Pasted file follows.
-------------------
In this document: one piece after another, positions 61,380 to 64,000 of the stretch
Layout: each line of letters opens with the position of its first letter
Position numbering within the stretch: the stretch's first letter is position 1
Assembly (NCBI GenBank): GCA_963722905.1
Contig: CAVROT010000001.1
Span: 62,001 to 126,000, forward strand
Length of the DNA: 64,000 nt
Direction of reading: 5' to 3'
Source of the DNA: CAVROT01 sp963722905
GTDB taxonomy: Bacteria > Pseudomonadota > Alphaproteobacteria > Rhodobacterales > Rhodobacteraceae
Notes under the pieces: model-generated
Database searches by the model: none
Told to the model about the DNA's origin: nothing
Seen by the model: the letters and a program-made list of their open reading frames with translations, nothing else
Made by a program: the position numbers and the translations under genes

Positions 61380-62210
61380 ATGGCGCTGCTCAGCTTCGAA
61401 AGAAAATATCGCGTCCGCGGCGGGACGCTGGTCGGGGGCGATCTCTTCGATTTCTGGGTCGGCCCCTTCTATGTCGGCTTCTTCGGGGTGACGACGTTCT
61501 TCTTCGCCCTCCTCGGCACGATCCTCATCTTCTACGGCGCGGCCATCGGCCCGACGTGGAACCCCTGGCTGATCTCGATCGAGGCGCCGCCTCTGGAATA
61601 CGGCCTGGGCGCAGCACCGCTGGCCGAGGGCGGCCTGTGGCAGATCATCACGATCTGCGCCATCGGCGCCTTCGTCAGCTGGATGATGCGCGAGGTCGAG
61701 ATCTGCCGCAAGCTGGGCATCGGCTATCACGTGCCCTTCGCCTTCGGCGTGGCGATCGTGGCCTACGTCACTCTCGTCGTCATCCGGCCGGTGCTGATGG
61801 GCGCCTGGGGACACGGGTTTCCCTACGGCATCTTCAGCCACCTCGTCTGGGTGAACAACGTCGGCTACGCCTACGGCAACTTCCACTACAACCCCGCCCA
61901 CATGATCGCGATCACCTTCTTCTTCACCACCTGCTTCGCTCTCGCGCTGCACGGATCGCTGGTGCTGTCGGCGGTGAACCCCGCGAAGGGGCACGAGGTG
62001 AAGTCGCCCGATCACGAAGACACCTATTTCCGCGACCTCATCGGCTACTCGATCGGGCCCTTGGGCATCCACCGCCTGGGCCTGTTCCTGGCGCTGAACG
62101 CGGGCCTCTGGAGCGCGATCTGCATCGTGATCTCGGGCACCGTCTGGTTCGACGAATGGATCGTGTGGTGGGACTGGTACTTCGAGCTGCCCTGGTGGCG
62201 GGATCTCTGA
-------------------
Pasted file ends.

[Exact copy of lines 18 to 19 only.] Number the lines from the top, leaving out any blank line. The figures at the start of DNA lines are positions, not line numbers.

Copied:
61401 AGAAAATATCGCGTCCGCGGCGGGACGCTGGTCGGGGGCGATCTCTTCGATTTCTGGGTCGGCCCCTTCTATGTCGGCTTCTTCGGGGTGACGACGTTCT
61501 TCTTCGCCCTCCTCGGCACGATCCTCATCTTCTACGGCGCGGCCATCGGCCCGACGTGGAACCCCTGGCTGATCTCGATCGAGGCGCCGCCTCTGGAATA